For example, assume that the track edit constructed by the user of the NLE has E1 receiving input from sources S1 and S2, from t20 to t40 and performing a dissolve between them. As indicated by layer multiplexer 108 in FIG. 8, no output is available from source S2 from t20 to t40 and thus time mask 112 is updated, as shown in FIG. 10, to be applied to the full duration of S2, from t20 to t50. Further, a time mask 124 is applied to the full duration of E1 to activate it from t20 to t40. Layer multiplexer 120 is updated to indicate that an output is available from source S1 for t10 to t20, an output is available from effect E1 from t20 to t40 and an output is available from source S2 from t40 to t50. In particular a database is created for E1 which indicates the connection between E1 and S1 for t20 to t40 and between E1 and S2 for the same time. The databases for S1 and S2 are updated to indicate their respective connections to E1 as well.
As will be apparent, and as mentioned above, layer L1 has but a single output in each duration and thus the above-mentioned constraints are met. Of course, layer L0 has two outputs from t20 to t40, but this is permitted as L0 is not the topmost layer. FIG. 11 shows the corresponding schematic representations.
FIG. 12 shows the media container of FIG. 10 wherein another source S3 has been added. Source S3 has been added to layer L0 and, in order to meet the single output constraint, a time mask 130 has only been applied for the duration t50 to t60. Layer multiplexer 108 and layer multiplexer 120 have been updated accordingly. FIG. 13 shows the corresponding schematic representation of the durations of media container 100. It should be noted that, as objects are added, removed or modified in container 100, creation and/or updating of media container 100 is performed in a bottom to top manner, with L0 being processed first, L1 next, etc.
FIG. 14 shows media container 100 wherein a third layer, L2, has been added to receive a second effect E2 and a third layer multiplexer 134 has been created. E2 has been placed in L2 as E2 is active at the same time that E1 is active, specifically from t30 to t40, and thus E2 has been placed in L2 to meet the above-mentioned constraint that there only be a single output at the top layer of container 100. Further, it should be noted that layer multiplexer 120 shows two durations for E1, from t20 to t30 and from t30 to t40. This is due to the fact that, as mentioned above, transitions are propagated from lower layers to higher layers and, in fact a higher layer can never have fewer transitions than a lower layer. Thus, as there is a transition at t30 when S3 becomes active, this transition is propagated to layer multiplexer 120. Similarly, layer multiplexer 134 shows two durations for E2, from t30 to t40 and from t40 to t50, as E1 becomes inactive at t40 and this transition is propagated upwards to layer L2. In fact, the transition wherein E1 becomes inactive at t40 has been propagated up from L0 wherein S1 becomes inactive at t40.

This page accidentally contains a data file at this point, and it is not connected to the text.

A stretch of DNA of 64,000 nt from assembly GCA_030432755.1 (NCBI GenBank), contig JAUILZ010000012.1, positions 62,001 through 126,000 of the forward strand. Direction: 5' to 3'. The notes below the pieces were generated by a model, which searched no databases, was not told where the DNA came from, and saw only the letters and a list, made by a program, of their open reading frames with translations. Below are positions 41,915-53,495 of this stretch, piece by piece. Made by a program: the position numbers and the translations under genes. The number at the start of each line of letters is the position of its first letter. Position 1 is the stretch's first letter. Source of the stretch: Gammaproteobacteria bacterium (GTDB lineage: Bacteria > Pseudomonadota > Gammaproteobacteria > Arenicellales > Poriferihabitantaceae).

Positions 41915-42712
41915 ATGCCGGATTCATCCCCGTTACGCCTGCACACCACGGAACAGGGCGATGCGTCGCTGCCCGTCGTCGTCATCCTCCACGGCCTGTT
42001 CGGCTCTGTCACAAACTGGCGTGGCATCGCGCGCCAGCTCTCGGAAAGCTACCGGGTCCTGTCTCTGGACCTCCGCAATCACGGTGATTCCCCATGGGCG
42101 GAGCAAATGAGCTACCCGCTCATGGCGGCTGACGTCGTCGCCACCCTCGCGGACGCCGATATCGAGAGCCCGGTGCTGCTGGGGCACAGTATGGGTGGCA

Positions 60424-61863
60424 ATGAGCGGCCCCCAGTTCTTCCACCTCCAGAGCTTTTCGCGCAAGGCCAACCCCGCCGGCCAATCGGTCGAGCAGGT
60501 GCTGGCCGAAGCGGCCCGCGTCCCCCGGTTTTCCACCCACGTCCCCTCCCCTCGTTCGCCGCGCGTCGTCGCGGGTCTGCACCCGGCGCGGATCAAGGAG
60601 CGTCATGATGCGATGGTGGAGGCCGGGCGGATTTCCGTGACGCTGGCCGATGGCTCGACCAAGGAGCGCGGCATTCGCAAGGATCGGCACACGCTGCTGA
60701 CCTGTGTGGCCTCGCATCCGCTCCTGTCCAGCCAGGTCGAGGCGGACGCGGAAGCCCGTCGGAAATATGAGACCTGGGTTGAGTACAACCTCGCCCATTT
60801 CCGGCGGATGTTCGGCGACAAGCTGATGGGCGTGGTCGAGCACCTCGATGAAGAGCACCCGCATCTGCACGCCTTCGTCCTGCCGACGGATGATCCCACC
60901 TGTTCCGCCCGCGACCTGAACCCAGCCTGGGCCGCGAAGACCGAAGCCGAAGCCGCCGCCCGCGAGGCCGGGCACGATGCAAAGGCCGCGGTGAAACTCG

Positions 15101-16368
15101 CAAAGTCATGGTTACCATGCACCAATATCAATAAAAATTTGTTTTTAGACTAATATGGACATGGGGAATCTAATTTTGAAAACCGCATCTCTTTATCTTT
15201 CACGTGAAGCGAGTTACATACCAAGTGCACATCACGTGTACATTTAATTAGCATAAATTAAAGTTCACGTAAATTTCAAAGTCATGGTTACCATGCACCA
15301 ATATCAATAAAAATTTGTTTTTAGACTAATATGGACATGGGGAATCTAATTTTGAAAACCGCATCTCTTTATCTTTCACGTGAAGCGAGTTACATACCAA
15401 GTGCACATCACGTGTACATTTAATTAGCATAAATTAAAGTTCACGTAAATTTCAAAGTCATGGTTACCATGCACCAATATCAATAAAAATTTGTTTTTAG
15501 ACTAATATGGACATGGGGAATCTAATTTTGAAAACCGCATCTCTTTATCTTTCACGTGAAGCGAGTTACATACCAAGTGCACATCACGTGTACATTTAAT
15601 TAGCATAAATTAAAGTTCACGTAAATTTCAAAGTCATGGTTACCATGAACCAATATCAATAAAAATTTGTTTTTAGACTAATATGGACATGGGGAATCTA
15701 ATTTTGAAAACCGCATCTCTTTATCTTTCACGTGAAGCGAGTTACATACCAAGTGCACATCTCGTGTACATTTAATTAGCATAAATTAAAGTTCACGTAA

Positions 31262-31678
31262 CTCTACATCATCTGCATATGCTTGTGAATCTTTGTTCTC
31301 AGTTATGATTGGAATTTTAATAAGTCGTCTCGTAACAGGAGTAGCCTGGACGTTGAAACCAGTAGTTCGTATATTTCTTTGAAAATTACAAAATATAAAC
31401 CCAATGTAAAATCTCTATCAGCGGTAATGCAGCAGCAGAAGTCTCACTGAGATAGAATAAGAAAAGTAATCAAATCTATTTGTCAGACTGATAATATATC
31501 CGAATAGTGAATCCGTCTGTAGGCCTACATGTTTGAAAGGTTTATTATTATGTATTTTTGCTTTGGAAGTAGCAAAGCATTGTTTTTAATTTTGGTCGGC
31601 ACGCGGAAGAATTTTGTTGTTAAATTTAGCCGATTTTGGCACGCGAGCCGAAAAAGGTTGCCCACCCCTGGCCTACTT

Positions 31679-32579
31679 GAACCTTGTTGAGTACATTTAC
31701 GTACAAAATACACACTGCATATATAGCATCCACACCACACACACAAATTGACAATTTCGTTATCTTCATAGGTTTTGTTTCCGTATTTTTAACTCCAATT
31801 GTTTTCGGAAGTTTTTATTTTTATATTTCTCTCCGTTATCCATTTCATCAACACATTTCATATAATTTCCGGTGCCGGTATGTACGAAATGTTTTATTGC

As defined by the user of the NLE, effect E2 is to be active from t30 to t50 as indicated by time mask 138 and is to be fed with sources S2 and S3. As will be apparent from FIG. 14, S2 is not available to feed E2 from layer L1 as effect E1 is occluding S2, as indicated by layer multiplexer 120 which only shows outputs from E1 and S3 in t30 to t40. Thus, effect E2 employs what the present inventor refers to as an indirect connection and connects to E1 from t30 to t40 as an indirect connection to source S2 and connects directly to source S2 for t40 to t50.
As will apparent to those of skill in the art, indirect connections allow for the layering of effects and/or filters onto sources, the output from one effect or filter serving as the input to another. With an indirect connection, a feeder will connect to the closest object which is connected, directly or otherwise, to the specified object. While not employed in a presently preferred embodiment of the invention, a connection can also be specified as a direct connection wherein a connection will only be made directly to the specified object.
FIG. 15 shows the schematic representation of the five durations of media container 100 in FIG. 14. In the schematic for t30 to t40, it is important to note that the direct connection between E2 and S2 is not active, S2 is shown in solid line only because it is active to E1.
As will be apparent from the above, the process of creating a media container comprises the steps of:
(i) determining the data elements to be included in the container;
(ii) positioning each data element representing a data source in a first, bottom layer;
(iii) creating a minimal set of one or more higher layers in which other data elements are positioned, these other data elements being positioned such that they receive input only from data elements in a lower layer and that, if they provide an output to other data elements those data elements are located in a higher layer;
(iv) setting the current layer to be the lowest layer; and
(v) for the current layer, creating a layer multiplexer containing an indication of each transition in the current layer and all transitions in the layer multiplexer of the adjacent lower layer, if any, each transition indicating the start and/or end of a duration and the layer multiplexer indicating the outputs available, if any, for each duration; and
(vi) setting the current layer to be the next higher layer and repeating step (v) until a layer multiplexer has been created for all layers, the layer multiplexer for topmost layer including indications of all the transitions within the container.
The process of updating a media container comprises the steps of:
(i) ensuring that each data element is positioned within a layer such that any data elements which provide the data element under consideration with an input are in a lower layer and that any data element which the data element under consideration provides output to is in a higher later, moving data elements between layers and/or creating or removing layers as necessary; and